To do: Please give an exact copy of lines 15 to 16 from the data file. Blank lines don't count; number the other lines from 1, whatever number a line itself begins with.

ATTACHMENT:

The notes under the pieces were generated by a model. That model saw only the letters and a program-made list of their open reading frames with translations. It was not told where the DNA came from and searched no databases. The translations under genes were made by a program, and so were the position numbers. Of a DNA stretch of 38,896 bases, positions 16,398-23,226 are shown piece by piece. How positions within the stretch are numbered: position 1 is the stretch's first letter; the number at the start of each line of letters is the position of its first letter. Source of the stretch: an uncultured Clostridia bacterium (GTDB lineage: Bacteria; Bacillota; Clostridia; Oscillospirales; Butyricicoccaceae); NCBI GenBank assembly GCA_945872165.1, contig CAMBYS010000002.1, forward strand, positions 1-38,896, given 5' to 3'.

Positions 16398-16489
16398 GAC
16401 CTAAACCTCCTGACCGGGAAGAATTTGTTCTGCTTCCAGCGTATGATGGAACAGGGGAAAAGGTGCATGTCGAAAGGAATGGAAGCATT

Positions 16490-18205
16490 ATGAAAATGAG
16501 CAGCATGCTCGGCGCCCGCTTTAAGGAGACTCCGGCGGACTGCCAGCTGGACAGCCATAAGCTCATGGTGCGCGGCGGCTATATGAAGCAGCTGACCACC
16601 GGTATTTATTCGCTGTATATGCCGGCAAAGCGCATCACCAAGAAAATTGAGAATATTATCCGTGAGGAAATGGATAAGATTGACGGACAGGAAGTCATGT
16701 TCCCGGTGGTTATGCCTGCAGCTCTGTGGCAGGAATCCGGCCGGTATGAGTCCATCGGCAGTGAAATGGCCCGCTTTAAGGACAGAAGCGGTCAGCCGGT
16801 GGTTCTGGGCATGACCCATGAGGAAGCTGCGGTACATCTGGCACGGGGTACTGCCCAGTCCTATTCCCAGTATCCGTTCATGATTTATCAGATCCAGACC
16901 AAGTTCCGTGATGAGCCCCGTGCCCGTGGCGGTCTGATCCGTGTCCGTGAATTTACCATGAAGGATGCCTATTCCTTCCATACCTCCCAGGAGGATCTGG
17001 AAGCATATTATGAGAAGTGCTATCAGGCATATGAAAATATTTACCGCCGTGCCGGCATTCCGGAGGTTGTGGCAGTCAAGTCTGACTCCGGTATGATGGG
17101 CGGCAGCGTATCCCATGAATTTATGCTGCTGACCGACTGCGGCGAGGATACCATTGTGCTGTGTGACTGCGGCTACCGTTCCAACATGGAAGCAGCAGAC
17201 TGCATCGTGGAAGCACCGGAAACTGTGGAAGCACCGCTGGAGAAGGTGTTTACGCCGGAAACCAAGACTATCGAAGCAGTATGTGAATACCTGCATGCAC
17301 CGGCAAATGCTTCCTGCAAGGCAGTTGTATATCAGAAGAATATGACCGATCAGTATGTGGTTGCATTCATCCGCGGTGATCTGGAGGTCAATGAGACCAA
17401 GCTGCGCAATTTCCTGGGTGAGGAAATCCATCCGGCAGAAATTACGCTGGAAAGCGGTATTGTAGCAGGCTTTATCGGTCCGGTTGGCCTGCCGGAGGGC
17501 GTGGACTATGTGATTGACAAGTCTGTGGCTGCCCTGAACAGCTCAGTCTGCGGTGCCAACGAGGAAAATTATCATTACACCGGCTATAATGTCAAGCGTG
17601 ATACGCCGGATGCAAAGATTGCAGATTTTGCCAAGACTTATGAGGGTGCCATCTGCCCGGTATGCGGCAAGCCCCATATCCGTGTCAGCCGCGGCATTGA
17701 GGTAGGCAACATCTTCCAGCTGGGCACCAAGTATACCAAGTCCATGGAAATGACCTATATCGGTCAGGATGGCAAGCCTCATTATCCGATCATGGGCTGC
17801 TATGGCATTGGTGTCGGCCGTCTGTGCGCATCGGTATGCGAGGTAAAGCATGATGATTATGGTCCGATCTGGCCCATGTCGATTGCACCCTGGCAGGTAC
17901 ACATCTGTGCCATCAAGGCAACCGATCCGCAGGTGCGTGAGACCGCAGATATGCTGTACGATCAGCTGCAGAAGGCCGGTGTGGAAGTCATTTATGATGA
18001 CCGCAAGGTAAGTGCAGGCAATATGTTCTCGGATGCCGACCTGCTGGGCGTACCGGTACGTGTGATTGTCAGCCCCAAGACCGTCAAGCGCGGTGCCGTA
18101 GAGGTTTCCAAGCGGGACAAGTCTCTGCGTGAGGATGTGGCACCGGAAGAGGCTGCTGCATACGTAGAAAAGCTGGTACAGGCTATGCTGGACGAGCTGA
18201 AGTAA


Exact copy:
17301 CGGCAAATGCTTCCTGCAAGGCAGTTGTATATCAGAAGAATATGACCGATCAGTATGTGGTTGCATTCATCCGCGGTGATCTGGAGGTCAATGAGACCAA
17401 GCTGCGCAATTTCCTGGGTGAGGAAATCCATCCGGCAGAAATTACGCTGGAAAGCGGTATTGTAGCAGGCTTTATCGGTCCGGTTGGCCTGCCGGAGGGC